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    1. And I you, Cherdo. You're a wonderful person.

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  6. She messaged me back and forth every once in awhile on FB. She liked and commented on so many posts.

    I miss her! She seemed like a far off relative that I was just beginning to get to know.

    She had a daughter that was named after her mother. Those were her favorite people. She loved her dogs. Each one had a personality. She loved old architecture.

    She got comments that she looked like Kathy Bates. I can see it, but she wasn't like the character in Mystery for sure!

    She hated being a burden. It seems like death hovered over their family in the last few years. Death seems to be like that. :( I feel for their family!

    It is strange mourning for a blogger. It's like we know them, but don't. This is the 2nd one I've mourned. I have had other blogger friends that drifted. That's hard too. One I was friends with for a long time. Like 3 or 4 years. She had asked me to be friends with her on FB a long time ago. I did. I must have said something because we're not friends anymore. I just don't unfriend people. It makes me sad + I wonder what in the heck did I say? Life is strange sometimes.

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    1. One lesson I'm still trying to teach myself is that it's not always your fault. There's literally an infinite number of reasons that friend fell out of touch and it's unlikely to be anything you did wrong.

      As for Jacqueline it's been great seeing people come out with stories of what they knew about her.

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  7. so much truth here. it is funny how the internet connects us in ways we never imagined, and sometimes that doesn't seem quite real as so many of these connections are in the blogosphere only. but they touch us in ways that stop us in our tracks and make us think; think more deeply. Jacqueline was one of those people. I will miss her voice and her humor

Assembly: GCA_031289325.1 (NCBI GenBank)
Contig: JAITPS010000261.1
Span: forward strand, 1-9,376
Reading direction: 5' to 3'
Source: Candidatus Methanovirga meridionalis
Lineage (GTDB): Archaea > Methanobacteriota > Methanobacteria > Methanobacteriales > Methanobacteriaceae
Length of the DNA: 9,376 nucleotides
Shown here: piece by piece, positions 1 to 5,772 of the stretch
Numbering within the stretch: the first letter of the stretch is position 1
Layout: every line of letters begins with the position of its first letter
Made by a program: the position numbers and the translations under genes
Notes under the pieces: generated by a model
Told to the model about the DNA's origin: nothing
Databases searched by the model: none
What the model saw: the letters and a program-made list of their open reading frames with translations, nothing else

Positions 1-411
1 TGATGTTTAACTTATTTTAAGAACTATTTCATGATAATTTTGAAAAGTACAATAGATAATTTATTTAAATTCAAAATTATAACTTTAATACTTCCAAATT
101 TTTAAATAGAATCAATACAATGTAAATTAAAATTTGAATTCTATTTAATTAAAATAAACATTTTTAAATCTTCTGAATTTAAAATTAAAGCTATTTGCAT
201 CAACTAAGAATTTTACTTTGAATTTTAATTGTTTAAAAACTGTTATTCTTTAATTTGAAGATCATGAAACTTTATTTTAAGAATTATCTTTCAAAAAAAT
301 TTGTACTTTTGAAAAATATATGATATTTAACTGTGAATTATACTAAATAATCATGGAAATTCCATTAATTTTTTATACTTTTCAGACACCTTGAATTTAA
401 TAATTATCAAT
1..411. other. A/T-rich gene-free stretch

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    1. Her personality somehow came across on the screen. I wonder if she was even more likeable face to face.

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  8. I know how you feel. I exchanged messages with her through Facebook, and I got to know her a little, but not a ton. We didn't even connect through my personal FB. It was through the ABFTS fan page, so I hadn't known that she'd passed until Robyn reached out to me, too. I was sad that I didn't get a chance to know her more, and sad that I hadn't reached out more when she was well.

    But there's no what ifs, and we can't change the past. Jacqueline knew that you cared about her, and you got an important life lesson out of this. I did, too. Besides, you may have left your blog behind, but I still keep up with you on Twitter/Facebook. And I appreciate you, for all you do.

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    1. Thanks Bryan, I appreciate you as well. Your blog is the only one I kept reading after mine fell away and I just enjoy the way you go about life.

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  9. I read through all the posts about Jacqueline, Michael. I wasn't in tears until now. I'm regretting that I as more selfish than not towards Jacqueline - requesting that she write words of praise for my book. And now I wish I hadn't focused on me. But every relationship is two ways, and we navigate it all the best we can, whole-heartedly like our dear friend.

    There's no way that anyone, much less someone as perceptive and genuine as Jacqueline, would not read into your words how much you care. She knew. We all do.

    Thank you for being such an important part of our community. I and we love you, Michael.

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    1. I know exactly how you feel Robyn. I constantly feel guilty that I take more than I give with the people in my life. Deep, genuine, articulate, specific, heartfelt praise is one of the few things I do feel I can offer.

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  10. It is sad when someone passes away she sounds like an amazing lady

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  11. I wondered where you had been. I am so sorry your loss. You get connected to people by reading and exchanging comments more than you think. We often say things in a blog we don't sit at the dinner table and tell the family.
    Take care.

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    1. Yeah I certainly didn't realise the effect she had.